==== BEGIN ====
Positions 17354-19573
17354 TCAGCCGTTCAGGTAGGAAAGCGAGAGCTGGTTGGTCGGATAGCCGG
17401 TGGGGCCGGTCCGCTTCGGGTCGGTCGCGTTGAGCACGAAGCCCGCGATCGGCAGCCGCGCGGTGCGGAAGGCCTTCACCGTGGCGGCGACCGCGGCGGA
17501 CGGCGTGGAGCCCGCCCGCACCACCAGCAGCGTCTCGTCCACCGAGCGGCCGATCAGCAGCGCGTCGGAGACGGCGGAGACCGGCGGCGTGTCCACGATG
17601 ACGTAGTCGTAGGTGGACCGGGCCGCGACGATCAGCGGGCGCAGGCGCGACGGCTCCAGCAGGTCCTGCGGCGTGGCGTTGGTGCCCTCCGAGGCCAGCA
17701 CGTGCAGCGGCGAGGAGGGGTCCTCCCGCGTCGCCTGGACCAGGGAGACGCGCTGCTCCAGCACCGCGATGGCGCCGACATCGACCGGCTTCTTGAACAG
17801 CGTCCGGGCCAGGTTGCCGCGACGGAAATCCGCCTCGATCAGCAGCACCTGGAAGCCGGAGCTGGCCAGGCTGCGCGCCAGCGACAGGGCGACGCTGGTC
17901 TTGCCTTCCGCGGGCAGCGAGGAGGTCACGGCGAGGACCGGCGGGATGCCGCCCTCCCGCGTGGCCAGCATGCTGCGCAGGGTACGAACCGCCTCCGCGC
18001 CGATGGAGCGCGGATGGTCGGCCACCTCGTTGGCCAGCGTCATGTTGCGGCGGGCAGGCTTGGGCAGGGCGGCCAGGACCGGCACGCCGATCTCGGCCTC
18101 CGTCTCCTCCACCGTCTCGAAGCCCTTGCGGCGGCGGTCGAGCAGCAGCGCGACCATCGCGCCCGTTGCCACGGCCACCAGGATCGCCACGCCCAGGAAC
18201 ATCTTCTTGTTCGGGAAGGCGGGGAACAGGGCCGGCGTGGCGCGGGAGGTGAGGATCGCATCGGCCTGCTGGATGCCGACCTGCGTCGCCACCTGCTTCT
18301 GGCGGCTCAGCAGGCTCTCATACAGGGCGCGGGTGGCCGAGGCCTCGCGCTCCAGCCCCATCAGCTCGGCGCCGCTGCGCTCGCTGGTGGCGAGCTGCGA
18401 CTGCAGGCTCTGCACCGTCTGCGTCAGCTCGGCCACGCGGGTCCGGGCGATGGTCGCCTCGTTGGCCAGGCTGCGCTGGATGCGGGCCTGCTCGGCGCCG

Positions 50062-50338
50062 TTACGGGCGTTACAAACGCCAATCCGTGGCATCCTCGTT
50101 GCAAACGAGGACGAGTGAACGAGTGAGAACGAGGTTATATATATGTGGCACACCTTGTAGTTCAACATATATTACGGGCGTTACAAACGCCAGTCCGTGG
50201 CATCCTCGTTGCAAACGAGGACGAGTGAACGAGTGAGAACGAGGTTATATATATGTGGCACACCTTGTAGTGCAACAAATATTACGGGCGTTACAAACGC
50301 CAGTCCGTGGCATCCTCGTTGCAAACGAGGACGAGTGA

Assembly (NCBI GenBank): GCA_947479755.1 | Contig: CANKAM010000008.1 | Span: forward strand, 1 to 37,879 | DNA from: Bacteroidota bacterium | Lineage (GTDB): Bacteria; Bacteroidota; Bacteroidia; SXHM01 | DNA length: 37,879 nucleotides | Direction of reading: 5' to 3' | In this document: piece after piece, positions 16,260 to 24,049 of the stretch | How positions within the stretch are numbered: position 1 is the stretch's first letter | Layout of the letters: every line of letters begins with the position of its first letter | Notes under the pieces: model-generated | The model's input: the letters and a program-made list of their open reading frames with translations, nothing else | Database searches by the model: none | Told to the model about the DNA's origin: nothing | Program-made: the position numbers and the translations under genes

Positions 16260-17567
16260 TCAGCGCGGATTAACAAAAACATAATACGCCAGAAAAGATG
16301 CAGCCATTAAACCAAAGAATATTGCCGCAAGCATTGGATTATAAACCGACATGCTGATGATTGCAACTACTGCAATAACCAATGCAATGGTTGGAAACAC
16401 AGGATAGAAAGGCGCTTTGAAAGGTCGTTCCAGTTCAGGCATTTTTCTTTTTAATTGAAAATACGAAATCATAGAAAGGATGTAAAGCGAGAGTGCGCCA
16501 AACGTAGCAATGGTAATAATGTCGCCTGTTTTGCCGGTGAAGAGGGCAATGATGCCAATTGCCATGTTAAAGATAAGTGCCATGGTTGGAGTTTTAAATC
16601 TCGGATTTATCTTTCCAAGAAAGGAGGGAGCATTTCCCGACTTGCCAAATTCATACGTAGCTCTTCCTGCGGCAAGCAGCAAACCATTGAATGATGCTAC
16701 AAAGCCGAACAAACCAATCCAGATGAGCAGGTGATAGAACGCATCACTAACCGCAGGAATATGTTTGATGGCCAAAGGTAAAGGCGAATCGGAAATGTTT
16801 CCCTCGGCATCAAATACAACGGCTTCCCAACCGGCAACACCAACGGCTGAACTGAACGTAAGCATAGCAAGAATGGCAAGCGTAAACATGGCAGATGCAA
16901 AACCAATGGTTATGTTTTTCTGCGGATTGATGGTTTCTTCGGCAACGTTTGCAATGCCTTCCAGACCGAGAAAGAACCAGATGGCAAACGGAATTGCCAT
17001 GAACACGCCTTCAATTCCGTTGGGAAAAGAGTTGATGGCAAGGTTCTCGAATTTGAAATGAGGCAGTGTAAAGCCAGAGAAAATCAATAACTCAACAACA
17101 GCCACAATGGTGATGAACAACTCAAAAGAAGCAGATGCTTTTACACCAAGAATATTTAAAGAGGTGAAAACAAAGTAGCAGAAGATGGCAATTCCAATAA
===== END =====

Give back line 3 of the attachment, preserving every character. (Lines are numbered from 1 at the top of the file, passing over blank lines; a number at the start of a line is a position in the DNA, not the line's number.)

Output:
17401 TGGGGCCGGTCCGCTTCGGGTCGGTCGCGTTGAGCACGAAGCCCGCGATCGGCAGCCGCGCGGTGCGGAAGGCCTTCACCGTGGCGGCGACCGCGGCGGA